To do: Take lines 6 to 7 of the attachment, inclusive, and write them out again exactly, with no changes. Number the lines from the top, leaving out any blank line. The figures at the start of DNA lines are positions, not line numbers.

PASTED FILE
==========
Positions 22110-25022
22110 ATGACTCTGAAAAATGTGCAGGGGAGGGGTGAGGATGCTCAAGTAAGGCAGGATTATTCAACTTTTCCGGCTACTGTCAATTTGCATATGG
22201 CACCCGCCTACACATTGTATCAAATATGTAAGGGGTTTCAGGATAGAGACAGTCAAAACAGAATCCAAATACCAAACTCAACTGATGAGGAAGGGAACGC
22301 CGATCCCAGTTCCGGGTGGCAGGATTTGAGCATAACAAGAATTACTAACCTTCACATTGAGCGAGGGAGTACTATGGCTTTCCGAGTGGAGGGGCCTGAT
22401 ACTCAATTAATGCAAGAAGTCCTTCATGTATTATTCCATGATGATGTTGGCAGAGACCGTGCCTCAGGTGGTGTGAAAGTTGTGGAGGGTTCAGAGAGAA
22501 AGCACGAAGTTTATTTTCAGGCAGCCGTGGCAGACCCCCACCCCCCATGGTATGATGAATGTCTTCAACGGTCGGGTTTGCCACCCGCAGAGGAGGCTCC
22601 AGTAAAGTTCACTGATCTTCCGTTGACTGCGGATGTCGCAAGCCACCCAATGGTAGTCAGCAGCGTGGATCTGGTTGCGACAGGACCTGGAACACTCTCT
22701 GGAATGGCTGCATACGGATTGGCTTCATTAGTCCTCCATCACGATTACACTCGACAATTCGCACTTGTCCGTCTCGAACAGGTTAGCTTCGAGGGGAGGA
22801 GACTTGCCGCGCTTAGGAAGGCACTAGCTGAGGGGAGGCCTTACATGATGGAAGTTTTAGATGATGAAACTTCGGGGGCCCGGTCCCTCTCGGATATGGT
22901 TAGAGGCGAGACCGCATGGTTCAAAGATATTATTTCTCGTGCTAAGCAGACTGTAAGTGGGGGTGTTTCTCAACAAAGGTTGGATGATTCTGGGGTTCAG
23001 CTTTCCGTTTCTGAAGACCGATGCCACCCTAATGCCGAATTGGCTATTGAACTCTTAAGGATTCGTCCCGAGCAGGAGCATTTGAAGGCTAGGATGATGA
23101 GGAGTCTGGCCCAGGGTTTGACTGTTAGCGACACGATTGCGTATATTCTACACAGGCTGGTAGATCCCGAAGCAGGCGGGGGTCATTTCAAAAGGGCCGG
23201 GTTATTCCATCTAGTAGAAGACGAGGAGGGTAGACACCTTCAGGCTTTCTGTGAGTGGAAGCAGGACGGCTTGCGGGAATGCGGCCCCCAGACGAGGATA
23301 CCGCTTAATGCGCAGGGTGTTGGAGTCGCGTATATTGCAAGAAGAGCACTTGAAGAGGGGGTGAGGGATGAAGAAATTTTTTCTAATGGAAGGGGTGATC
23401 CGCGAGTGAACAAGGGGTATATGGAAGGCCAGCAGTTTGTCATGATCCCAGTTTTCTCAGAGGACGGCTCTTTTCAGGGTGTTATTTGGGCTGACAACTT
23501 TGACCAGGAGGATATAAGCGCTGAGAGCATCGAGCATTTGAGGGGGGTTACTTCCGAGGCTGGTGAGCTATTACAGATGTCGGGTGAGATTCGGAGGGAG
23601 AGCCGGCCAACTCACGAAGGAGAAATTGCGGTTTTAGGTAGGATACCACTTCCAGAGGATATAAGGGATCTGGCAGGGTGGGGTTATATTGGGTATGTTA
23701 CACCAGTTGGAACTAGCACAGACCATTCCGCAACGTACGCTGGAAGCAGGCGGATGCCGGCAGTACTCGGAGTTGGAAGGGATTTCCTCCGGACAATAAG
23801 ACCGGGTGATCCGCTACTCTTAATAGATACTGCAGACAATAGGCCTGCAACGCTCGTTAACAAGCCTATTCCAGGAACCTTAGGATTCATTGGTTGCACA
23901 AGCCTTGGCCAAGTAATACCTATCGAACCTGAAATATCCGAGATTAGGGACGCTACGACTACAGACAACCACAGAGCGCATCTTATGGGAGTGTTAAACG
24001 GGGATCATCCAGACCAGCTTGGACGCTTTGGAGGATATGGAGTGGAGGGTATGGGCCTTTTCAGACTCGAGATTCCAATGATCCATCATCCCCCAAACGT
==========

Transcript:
22501 AGCACGAAGTTTATTTTCAGGCAGCCGTGGCAGACCCCCACCCCCCATGGTATGATGAATGTCTTCAACGGTCGGGTTTGCCACCCGCAGAGGAGGCTCC
22601 AGTAAAGTTCACTGATCTTCCGTTGACTGCGGATGTCGCAAGCCACCCAATGGTAGTCAGCAGCGTGGATCTGGTTGCGACAGGACCTGGAACACTCTCT